The Book of NO -- An Amazon Bestseller

Dr. Newman's highly praised "The Book of NO" was featured as #1 on Amazon Bestseller Lists in Self-Esteem, Parenting, and... Read more

6 Well-Kept Secrets Affecting Family Size

For the last 20+ years I have been researching and writing about family issues. Here are six well-kept family "secrets" that influence family size today. Read more

Empty Nest: Who is Needier — Parent or Child?

Come September, college freshmen settle into dorm rooms and college life, leaving parents sad, nervous, and protective. But why do some struggle more than Read more

Only Child Stereotypes: Fact vs. Fiction

Proponents of large or larger families claim your only child will be spoiled, lonely, or selfish or worse. These 7 social stereotypes and others date back to the late 1890s and have no basis in fact and probably never did... Read more

Imaginary Friends: Should Parents Worry?

Lisa's four-year-old daughter Hannah mentioned her new friend Betsy. Lisa assumed Betsy was one of Hannah's pre-school classmates until Hannah asked if Betsy could have dinner with them. "But she's not here," her mother said. "Yes, she is," Hannah insisted. "She lives here." Read more

Welcome

Parenting expert Susan Newman, Ph.D. specializes in issues impacting your children, family life, and work and personal friendships. Dr. Newman is a social psychologist and author of 15 books who focuses on solutions that enrich and protect those relationships.

Given altered definitions of family and society’s fast pace, new concerns emerge and we need to adapt and adjust to them. As children grow, a parent’s role is constantly being redefined and challenged. These pages are designed to help you respond to your own and your children’s needs and dilemmas.

The site is filled with articles and news reports to keep you up-to-date on research based evidence and the latest thinking. As you look around, you will find information on family size questions, only children, imaginary friends, creating rituals and traditions, coping with empty nest, boomerang children, grandparenting and much more. If you don’t find what you are looking for, please use this contact button to send a request or question.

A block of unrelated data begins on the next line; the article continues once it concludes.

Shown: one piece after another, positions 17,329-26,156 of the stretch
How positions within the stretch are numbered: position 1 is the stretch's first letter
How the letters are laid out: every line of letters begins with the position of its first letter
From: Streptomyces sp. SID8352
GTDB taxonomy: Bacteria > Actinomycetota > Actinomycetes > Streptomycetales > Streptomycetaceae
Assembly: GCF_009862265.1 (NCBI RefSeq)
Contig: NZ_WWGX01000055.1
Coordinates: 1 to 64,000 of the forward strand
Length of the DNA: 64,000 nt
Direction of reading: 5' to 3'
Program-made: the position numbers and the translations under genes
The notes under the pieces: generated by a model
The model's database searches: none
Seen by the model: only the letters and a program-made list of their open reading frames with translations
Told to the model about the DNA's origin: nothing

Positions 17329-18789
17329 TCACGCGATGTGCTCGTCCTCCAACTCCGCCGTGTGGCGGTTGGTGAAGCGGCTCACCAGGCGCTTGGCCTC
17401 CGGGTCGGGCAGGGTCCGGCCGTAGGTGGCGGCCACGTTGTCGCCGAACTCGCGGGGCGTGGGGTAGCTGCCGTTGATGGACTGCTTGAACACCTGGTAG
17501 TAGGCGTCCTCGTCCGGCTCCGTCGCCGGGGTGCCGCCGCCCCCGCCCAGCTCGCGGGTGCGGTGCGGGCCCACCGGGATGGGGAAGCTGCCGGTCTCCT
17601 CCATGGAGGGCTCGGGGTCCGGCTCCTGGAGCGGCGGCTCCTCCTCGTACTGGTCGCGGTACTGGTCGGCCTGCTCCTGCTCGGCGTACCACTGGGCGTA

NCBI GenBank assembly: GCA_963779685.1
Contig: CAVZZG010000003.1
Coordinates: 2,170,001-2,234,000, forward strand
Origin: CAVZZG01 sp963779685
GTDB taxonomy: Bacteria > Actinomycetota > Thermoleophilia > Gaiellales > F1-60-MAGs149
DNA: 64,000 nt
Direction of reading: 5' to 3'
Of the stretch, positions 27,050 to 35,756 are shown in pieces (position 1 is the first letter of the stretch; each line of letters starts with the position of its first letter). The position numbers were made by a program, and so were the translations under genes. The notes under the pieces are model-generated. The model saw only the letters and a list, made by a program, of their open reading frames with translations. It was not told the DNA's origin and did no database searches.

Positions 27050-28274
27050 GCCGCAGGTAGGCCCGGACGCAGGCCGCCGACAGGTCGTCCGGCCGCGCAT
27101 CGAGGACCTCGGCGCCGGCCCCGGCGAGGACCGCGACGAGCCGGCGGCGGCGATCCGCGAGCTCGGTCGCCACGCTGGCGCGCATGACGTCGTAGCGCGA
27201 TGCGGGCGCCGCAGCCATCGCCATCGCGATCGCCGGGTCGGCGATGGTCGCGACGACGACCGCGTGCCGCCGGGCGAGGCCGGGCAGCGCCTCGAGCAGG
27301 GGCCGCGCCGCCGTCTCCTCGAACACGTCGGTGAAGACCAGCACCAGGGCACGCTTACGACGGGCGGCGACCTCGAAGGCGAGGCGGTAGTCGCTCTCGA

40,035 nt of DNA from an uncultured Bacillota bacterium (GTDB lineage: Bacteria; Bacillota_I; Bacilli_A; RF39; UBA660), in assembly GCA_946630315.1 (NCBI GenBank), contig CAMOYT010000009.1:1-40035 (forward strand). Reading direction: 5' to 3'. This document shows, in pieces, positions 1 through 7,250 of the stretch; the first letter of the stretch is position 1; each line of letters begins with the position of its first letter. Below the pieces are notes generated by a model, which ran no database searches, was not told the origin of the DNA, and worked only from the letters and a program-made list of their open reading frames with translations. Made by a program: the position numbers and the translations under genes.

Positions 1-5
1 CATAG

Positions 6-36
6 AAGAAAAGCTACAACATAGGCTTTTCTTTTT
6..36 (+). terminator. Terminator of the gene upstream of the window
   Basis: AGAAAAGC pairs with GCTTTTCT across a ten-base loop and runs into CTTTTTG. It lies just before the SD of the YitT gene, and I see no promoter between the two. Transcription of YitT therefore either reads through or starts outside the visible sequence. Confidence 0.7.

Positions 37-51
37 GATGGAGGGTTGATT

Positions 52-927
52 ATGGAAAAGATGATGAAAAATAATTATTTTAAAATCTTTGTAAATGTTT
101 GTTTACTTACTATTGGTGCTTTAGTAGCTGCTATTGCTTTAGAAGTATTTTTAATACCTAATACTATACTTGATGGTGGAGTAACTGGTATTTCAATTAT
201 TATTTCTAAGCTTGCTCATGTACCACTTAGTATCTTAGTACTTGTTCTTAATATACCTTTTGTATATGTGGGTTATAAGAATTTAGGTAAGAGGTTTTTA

Follow Dr. Newman on Twitter, Facebook and check out her blog at Psychology Today.

Quoted in the News

Are Only Children Bossy, Lonely, Selfish? (20/20 ABC News (Video))

5 Dangers of Social Media to Discuss with Your Kids (Care)

Are You Ready for a Baby? (Self)

What Being An Only Child Says About You, According to Science (Bustle)

How Many Kids Should You Have? The Great Debate (Yahoo! Parenting)

Little Things Long Remembered (Huffington Post)

Unspoiled Children, No Rod Needed (Wall Street Journal)

How to Say NO at Work (Forbes)

Too Old To Be A Dad? (Time Magazine)

Read more

Psychology Today Blog

Why Smartphones at the Playground Are a Dumb Idea

Texting, snapping photos, checking email—smartphones at the playground are as ubiquitous as strollers these days. But a new study finds cell phone use leaves parents and caregivers far more distracted than they realize or want to be. Should you be worried?

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Laundry Basket_0Who Shares Better? Same-Sex or Different-Sex Couples?

For most heterosexual couples, the partner with the fatter paycheck does less on the home front. Not so in same-sex couples. Those of us in traditional marriages and partnerships can learn a lot from “modern families”… and feel happier and less burdened. Read More
 

How Allowing Children to Fail Helps Them Succeed

In our highly competitive parenting environment how do you learn to back off and let your children stumble, struggle, even fail? Here, why you should and how you can. Read More

 Should I Keep My Firstborn an Only ChildShould I Keep My Firstborn an Only Child?

For a period of time, firstborns are only children. Their education and achievement levels are noteworthy. In a new study, “Sibling Configurations, Educational Aspiration and Attainment,” Feifei Bu of Essex University found that “firstborn children (whether male or female) have higher aspirations and that these aspirations play a significant role in determining later levels of attainment.” Read More

Want a Memorable Life?  Take a Vacation.

Time off from work provides some not-so-obvious benefits—from improved sleep and sex life to stronger family bonds and reduced risk of dying from a heart attack. Read More

 

 

 

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